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Kegel Exercises to Strengthen Your Pelvic Floor During Menopause

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Talking about the pelvic floor can be embarrassing for many women, however, incontinence and sexual dysfunction are very common menopausal issues and it’s important to talk about what causes them and what can be done about it.

The pelvic floor

The pelvic floor muscles are arranged like a hammock in your pelvis and support your bladder, uterus, vagina and rectum. They aren’t fixed like a floor but move up and down in time with your breath.

They should be strong and reactive enough to contract to keep the neck of your bladder closed when you laugh, cough and sneeze and to resist impact forces when you run, dance or jump, and be able to help you ‘hold on’ if there is no toilet available. 

As you get older and go through menopause, you might find that your pelvic floor muscles grow weaker and thinner as your estrogen levels start to drop.

A weak pelvic floor leads to leaks (like when you sneeze, at the gym etc). It’s important to strengthen the pelvic floor by doing Kegel (pelvic floor) exercises regularly even if you aren’t experiencing any leaking yet.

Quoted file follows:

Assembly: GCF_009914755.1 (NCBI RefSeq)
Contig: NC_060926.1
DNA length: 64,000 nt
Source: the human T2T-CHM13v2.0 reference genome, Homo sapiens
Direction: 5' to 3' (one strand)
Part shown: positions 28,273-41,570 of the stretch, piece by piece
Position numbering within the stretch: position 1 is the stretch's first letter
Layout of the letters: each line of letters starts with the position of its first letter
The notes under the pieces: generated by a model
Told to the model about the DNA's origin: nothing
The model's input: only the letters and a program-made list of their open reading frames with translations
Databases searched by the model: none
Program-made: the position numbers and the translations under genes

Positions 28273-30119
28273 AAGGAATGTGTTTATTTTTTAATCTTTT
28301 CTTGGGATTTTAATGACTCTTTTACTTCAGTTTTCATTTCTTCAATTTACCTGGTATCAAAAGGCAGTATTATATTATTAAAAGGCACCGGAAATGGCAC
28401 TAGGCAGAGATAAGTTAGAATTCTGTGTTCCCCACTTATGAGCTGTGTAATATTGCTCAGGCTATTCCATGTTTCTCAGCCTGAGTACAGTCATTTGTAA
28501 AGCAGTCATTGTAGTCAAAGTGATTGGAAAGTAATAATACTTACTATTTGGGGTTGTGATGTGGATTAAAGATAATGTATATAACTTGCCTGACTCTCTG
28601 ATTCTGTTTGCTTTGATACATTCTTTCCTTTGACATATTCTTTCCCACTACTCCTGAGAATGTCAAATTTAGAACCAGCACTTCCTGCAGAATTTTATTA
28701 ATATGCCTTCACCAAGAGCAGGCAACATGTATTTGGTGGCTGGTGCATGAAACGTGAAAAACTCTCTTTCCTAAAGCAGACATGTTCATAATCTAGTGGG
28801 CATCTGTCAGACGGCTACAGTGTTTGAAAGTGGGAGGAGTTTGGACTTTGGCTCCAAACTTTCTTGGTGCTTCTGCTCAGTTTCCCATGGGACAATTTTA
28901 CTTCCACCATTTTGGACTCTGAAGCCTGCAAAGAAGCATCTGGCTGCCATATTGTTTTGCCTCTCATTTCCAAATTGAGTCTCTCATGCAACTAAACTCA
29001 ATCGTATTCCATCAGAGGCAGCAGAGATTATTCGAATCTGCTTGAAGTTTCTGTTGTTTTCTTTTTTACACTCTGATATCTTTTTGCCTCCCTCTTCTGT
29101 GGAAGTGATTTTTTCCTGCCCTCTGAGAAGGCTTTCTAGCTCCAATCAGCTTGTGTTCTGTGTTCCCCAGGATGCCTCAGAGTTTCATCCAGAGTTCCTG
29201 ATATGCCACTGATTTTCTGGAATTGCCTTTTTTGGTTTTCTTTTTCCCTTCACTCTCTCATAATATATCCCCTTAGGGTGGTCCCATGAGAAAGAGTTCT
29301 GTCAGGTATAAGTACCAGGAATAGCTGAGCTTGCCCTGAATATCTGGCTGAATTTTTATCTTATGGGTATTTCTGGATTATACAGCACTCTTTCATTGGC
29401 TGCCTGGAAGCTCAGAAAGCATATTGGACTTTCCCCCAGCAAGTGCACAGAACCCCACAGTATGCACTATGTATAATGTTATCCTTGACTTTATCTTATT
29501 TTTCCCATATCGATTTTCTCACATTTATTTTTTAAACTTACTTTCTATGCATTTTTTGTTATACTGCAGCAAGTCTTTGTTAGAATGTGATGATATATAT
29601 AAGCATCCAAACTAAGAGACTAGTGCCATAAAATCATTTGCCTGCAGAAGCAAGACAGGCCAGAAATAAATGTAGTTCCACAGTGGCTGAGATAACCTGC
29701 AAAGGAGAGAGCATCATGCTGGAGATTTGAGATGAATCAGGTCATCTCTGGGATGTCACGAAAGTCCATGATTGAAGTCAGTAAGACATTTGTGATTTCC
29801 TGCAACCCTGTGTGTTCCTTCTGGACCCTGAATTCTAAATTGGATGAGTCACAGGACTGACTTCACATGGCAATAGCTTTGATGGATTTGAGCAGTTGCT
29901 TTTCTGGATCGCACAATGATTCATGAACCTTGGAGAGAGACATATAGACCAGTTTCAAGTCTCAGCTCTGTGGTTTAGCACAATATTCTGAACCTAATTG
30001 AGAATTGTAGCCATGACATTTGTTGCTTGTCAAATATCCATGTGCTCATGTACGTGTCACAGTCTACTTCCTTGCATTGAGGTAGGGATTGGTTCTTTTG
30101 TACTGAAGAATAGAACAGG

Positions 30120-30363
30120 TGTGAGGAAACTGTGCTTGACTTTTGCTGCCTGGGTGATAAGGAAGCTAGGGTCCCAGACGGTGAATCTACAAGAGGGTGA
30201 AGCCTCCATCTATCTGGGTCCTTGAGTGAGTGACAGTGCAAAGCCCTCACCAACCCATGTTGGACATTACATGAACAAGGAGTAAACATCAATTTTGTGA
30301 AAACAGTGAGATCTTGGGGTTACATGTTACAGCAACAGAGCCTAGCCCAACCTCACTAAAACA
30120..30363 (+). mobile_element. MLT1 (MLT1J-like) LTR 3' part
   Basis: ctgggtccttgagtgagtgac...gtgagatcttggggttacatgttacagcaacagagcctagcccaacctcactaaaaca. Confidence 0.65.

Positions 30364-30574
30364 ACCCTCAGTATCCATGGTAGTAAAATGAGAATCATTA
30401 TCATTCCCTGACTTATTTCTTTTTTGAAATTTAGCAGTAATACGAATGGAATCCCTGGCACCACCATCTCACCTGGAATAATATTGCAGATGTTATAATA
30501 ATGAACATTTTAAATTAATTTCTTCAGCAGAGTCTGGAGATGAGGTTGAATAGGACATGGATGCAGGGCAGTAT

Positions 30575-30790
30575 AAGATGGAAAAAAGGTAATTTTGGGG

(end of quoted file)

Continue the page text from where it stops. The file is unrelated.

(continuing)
Kegel exercises to strengthen your pelvic floor

Kegel exercises can increase the strength of your pelvic muscles, prevent a number of diseases and improve your sex life. 

The exercises are easy to perform after finding the right muscles and improving your technique with perseverance and discipline.

They can be done in any position of the body, but in the beginning, it will be easy for you if you lie on the ground with bent legs and relax.

Who should be doing Kegel exercises?

Many factors can weaken your pelvic floor muscles, including menopause, pregnancy, childbirth, surgery, ageing, excessive tension from constipation or chronic cough, and being overweight.

Kegel exercises can help with urinary incontinence and other pelvic floor problems.

You can benefit from Kegel exercises if you’re experiencing any of these:

  • Excretion of some urine when sneezing, laughing or coughing (stress incontinence)
  • You have a sudden urge to urinate just before you lose a large amount of urine (urinary incontinence)
  • Stool leakage (faecal incontinence)

Finding your pelvic floor muscles 

The easiest way to locate the right muscles is to observe your muscles while using the bathroom. While you’re urinating, try to stop the flow of urine and pay attention to which muscles you are tightening.

In case you have difficulties and you are not sure whether these are the right muscles, you can try another method. With clean hands, insert a finger into your vagina and tighten it until you feel the muscles around your finger. 

What exercises to do

As written in The New Hot book, there are two types of pelvic floor contraction: a long hold and quick flicks. The long hold will help you strengthen your muscles especially for those times when you need to hold on, the second will stop leaking if you laugh or jump. Both of these are great for women in menopause.

Long hold exercises:

  1. Take a deep breath in, sigh out as you squeeze and lift your bumhole.
  2. Hold for a count of 10 (keep breathing) and relax. Don’t worry if you can’t hold it for a count of 10, keep practising, and as you get stronger, you’ll be able to hold on for longer.